How Visual Flight Rules Apply to Business Leadership


Never does the need for vision become more apparent than when flying an airplane. Pilots have to land the plane at some point, so a vision of where it’s headed is critical before takeoff. 

This is a good lesson for business leaders as well. Starting a company or even pivoting one without a vision of where it’s going can be perilous. I recently earned my pilot’s license and through doing so, recognized four key parallels worth considering:

1. The higher the altitude, the better you can see where you’re going.

I learned to fly in late spring in Northern California, so the air was clear—and hot. I had two choices of altitude for my first cross country flight – 3,500 or 5,500 feet above sea level. My instructor asked which I preferred and why. 

I chose 5,500; I wanted the cooler air in my non-air conditioned plane. But then he asked me what another benefit might be. That’s where the vision came in.  If I’m looking for a landmark, say a lake, in the Sierra foothills, a greater altitude would enable me to see it sooner and keep my bearings better.

The same is true in business. When I climb out of the weeds of my business, I can see my circumstances, any obstacles, and new opportunities more clearly. One practical way to apply this is with planning to take time out of your business to work on high-level business objectives. For instance, blocking several hours every quarter to evaluate your progress and make any necessary adjustments to course correct.

2. You fly straighter when you have a marker on the horizon.

Flying from Lincoln, California towards the north quickly became one of my favorite compass headings during flight training because there were two distinct markers. The Sutter Buttes were first in my line of sight. This distinctive landmark was easy to pick out and focus on. Once we got beyond the smallest mountain range in the world, there were railroad tracks in a remarkably straight line heading straight to Chico, our usual northerly destination. 

When trying to maintain straight and level, either in an airplane or a business situation, that outside focus on where you’re going keeps you from fixating on micromanagements, like you can if you don’t have context.

One practical application of this in the business world, or even in everyday life, is to set a vision of where you want to be in a distinct time period (you know, before you need to refuel). At The Aviation Collective our vision is to be a driving force in aviation that improves workplace culture today to transform the impact of the industry tomorrow.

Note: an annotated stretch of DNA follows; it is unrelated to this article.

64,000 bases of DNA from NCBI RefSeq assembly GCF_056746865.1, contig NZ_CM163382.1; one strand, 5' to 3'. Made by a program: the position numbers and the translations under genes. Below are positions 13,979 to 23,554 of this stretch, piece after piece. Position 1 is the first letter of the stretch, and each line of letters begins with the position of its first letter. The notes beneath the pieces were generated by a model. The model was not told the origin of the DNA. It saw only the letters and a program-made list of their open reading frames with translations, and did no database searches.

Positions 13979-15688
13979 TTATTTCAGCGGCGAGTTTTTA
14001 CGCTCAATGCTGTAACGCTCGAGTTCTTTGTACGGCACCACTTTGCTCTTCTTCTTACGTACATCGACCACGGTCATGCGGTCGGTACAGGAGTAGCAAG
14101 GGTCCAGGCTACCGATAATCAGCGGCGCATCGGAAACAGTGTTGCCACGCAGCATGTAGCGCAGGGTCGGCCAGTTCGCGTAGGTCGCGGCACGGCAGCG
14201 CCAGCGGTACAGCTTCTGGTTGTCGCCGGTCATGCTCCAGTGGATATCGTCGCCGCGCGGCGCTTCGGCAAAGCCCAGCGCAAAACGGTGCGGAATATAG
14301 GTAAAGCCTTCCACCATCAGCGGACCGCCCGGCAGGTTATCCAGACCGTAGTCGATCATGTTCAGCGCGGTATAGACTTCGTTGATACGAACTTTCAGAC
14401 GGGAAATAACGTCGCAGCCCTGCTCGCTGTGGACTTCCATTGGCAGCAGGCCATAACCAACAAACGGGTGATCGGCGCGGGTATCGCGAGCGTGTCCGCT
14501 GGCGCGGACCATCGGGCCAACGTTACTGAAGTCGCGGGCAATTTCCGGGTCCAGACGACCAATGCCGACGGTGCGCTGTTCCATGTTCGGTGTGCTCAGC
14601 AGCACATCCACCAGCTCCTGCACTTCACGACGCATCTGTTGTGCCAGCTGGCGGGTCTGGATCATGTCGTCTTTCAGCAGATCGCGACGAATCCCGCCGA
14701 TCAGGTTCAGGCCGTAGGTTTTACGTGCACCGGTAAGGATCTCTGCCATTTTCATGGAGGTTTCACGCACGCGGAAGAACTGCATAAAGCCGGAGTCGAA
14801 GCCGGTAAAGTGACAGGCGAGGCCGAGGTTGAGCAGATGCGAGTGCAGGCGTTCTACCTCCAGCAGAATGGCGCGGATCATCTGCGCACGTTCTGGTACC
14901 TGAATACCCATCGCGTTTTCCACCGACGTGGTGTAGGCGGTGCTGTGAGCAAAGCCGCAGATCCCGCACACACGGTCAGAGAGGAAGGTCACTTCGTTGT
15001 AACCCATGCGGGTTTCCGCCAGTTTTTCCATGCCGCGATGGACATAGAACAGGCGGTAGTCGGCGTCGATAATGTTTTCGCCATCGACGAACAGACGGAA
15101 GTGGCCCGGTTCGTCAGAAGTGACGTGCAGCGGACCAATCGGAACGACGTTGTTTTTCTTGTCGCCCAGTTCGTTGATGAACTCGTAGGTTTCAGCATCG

3. Having a clear destination in mind reduces fatigue.

In flying, if we have a clear, visual destination in sight, we aren’t constantly monitoring our heading or GPS tracking and making decisions about little adjustments. This means we have more clarity to react when something unexpected happens—and yes, the same concept carries over to business.

Think about the last time you had a really stressful day and then came home to eat dinner. It doesn’t matter how well-intentioned you were at the beginning of the day about eating healthy…you either grab the most convenient thing at eye-level or you gravitate to comfort food. (C’mon, don’t tell me I’m the only one who’s eaten ice cream for dinner.) 

Decision fatigue as a leader in business is a well-documented phenomenon. We make better decisions when we limit the number of decisions we have to make. If we’ve set our destination and maybe even programmed the auto-pilot, we have fewer minute decisions to make in the air. 

4. When you have an uncloudy destination, communication becomes easier.

When flying with an instructor or an examiner or communicating with air traffic control, knowing where you are and where you’re going is essential. Pointing out that you’re on track becomes a check-in rather than a long, drawn out conversation, and keeps you moving efficiently in the right direction.

Check-ins for business, like those we do from the flight deck when we are transferred from one channel to another on air traffic control, remind everyone around us where we are, where we are heading and if something is off-track. This is less stressful for everyone when the leader (or pilot) has a clear vision.

There are many parallels between operating an aircraft and business leadership. I hope you can see that a clear vision for your company or life can provide perspective, create concerted effort efficiencies, and ease communications, thereby making your team more engaged, more productive, and ultimately more profitable.

As a Founding Member of The Aviation Collective, you will have access to the resources you need to get a clear vision for your future. Learn more about the perks of membership and take the next steps to creating a fulfilling, meaningful career in aviation.

You have to have a special license to operate an airplane without clear vision. You have to have a special kind of crazy to operate a business (or even your life) with no vision.

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